The import/export shipping specialist, TIBA Group, was managing the delivery of three locomotives scheduled to arrive at Chile’s Terminal Cerros de Valparaíso (TCVAL) in November 2021. Knowing that they had to unload the three engines as quickly as possible to control costly port fees, TIBA Group contacted Engineered Rigging (ER) and our South American partner TECNOGRUAS, to develop a lift plan that would safely expedite the removal of the three train engines from the ship, transport them 1 kilometer to the port’s railway system and lift them onto the railroad tracks.

The train engines were massive, each one weighing 150 tons and measuring 21 meters long and 4.5 meters high. Our engineers quickly went to work, assessing the load, ship dimensions and port guidelines, and conducting several engineering studies. The winning plan identified the use of an Enerpac Super Boom Lift (SBL500) gantry, an Enerpac SSU300 powered slide shift, and two Goldhofer PST/SL-E6 self-propelled modular transporters (SPMTs). With 12 axles and pivoting wheel assemblies, the SPMTs can move forward, backward and sideways. The locomotives would be removed sequentially.

On November 23, the cargo arrived as planned on the M/N Maryland, and ER/TECNOGRUAS had technical personnel on site to set up the gantry system and a power side shift adjacent to the railroad track. They also positioned the SPMTs next to the cargo vessel.

On November 24, our ER/TECNOGRUAS crew of nine put the plan into action. Once the first locomotive was placed onto the nimble SPMT, our technician navigated the trailer through the port to the gantry. Our technicians secured the load and expertly lifted the 150-ton locomotive off of the SPMT using the gantry equipped with the powered side shift. The technical team then used the powered side shift to move the locomotive above the railroad tracks. The gantry system then lowered the locomotive onto the tracks The team repeated the maneuver two times. The three locomotives were unloaded and transported to the tracks in just nine hours.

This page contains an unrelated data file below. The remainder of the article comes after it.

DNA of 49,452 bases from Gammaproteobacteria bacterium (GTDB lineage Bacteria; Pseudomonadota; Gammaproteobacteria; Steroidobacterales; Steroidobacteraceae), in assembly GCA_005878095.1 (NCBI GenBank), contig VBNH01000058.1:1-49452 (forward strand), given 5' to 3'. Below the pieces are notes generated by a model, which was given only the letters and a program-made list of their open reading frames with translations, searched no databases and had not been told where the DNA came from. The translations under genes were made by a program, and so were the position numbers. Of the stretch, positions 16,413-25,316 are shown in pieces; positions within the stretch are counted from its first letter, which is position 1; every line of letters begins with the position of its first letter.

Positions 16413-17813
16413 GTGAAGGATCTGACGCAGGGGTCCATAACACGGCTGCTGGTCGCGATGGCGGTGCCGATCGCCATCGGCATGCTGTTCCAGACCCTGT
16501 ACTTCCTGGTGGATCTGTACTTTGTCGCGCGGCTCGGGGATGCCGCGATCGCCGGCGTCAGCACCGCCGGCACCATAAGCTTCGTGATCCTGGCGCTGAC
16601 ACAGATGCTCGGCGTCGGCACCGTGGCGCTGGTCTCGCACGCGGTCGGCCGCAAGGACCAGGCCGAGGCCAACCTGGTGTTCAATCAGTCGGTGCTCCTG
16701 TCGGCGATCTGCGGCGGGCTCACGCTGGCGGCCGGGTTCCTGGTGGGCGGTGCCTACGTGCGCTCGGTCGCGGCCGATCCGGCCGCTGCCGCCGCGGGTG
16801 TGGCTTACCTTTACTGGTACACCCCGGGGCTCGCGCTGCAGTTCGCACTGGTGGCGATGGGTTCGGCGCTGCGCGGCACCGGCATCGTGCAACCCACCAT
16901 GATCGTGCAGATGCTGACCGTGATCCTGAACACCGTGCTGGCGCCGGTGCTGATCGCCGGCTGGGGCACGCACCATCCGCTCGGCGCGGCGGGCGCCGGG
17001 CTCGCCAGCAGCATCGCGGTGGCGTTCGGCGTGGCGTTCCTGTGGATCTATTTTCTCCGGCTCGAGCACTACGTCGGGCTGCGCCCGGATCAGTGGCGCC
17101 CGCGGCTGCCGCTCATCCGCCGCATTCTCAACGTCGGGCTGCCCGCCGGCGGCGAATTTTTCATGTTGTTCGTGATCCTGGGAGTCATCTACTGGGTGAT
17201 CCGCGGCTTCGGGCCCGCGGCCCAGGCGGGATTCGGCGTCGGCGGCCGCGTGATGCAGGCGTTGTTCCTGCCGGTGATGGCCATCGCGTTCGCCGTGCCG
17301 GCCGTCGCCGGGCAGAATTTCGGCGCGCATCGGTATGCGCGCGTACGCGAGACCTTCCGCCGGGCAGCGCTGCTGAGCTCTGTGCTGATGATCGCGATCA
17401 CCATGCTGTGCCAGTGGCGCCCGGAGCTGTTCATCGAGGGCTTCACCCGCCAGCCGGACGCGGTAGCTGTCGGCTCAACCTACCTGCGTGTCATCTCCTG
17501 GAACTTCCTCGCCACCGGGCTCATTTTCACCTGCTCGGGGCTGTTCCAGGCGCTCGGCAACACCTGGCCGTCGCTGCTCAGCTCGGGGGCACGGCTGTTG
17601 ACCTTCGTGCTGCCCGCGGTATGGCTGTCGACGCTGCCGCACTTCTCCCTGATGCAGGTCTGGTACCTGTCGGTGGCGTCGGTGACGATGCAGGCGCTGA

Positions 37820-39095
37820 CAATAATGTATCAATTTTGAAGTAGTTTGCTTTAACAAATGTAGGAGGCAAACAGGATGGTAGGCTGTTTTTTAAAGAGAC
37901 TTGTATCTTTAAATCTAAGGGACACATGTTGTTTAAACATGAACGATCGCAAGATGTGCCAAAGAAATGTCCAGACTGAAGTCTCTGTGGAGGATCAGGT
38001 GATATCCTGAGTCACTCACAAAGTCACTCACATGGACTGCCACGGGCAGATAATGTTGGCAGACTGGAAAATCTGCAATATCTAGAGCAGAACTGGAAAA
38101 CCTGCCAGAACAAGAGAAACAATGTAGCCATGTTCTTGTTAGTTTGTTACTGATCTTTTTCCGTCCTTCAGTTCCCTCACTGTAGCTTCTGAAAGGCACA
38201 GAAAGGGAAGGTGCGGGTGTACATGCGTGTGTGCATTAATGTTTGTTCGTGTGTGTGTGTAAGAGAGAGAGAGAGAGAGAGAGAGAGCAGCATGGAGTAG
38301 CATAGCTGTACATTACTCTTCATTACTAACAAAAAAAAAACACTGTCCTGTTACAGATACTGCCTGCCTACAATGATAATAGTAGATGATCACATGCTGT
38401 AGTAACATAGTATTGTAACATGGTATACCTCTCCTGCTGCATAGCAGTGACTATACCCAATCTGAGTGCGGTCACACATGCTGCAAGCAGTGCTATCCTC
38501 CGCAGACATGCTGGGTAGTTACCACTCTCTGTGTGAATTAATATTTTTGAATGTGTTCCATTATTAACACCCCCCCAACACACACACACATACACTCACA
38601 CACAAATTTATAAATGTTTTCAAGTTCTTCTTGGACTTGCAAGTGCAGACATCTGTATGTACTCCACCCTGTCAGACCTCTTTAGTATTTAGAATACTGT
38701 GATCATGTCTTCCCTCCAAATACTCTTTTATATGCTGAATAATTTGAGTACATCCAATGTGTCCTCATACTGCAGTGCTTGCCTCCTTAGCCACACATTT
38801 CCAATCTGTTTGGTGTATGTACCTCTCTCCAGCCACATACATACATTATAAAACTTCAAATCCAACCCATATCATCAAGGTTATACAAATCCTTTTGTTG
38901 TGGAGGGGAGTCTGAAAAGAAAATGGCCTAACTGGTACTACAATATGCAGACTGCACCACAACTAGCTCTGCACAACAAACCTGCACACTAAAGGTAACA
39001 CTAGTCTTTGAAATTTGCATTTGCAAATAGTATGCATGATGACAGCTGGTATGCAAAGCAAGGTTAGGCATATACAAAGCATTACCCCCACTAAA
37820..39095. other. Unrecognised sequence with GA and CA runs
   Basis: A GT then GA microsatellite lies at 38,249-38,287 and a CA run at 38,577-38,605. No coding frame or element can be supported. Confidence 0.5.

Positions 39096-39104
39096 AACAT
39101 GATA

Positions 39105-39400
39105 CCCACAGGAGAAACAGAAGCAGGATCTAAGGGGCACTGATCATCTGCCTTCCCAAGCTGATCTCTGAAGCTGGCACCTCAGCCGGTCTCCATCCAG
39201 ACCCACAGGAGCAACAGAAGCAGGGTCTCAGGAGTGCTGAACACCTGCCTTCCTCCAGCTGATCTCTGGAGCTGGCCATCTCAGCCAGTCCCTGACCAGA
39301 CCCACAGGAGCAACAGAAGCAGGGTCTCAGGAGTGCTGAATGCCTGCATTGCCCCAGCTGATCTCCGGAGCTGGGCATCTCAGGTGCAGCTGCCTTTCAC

“By combining innovative engineering with our in-house fleet of heavy lifting rental equipment, Engineered Rigging and our Latin American team at TECNOGRUAS completed the locomotive project at TCVAL in a fast, safe and efficient manner,” shared Arnol Salicetti, ER’s representative in Chile.


Featured Equipment

Hydraulic Gantry

  • Precision lift and position of heavy loads
  • Self-contained hydraulics 
  • Intelli-Lift wireless control
  • Optimizes safety
  • Lifting capacities from 110 to 1178 tons


  • Modular design
  • Remote wireless control
  • Equalized suspension
  • Hydraulic power units
  • Fast & easy delivery

Getting to know Mike Beres

Mike Beres, a native of Michigan, has worked for Engineered Rigging since summer of 2020. As Director, Mike is heavily involved in projects within the company working on internal continuous improvement initiatives as well as external signature projects helping to lead the company into the future. What does Director mean? Really it depends on the day, but Mike’s strong background in heavy lifting equipment and technology allow him to be involved in a bit of everything helping poise Engineered Rigging for growth. 

“It’s exciting working with Engineered Rigging’s founders Christopher Cox and Eddy Kitchen, and the entire ER team to put ideas into application,” shared Mike.

Besides work, Mike is an avid runner on a streak running at least two miles every day since April 1, 2020. He’s quickly approaching the 700 continuous day marker. Recent running accomplishments include running his first half marathon in November 2021 with his sister Martha, her husband Mark, as well as Engineered Rigging’s Christopher Cox, who are also on a running streak of their own and part of his support team. In addition to running, Mike actively cheers on his three children at their sporting activities and works on never-ending home remodeling projects.

Have a new challenge or project opportunity? Reach out to Mike at or 810-588-7442. You can also connect with Mike on Linked In.

Mike Beres crop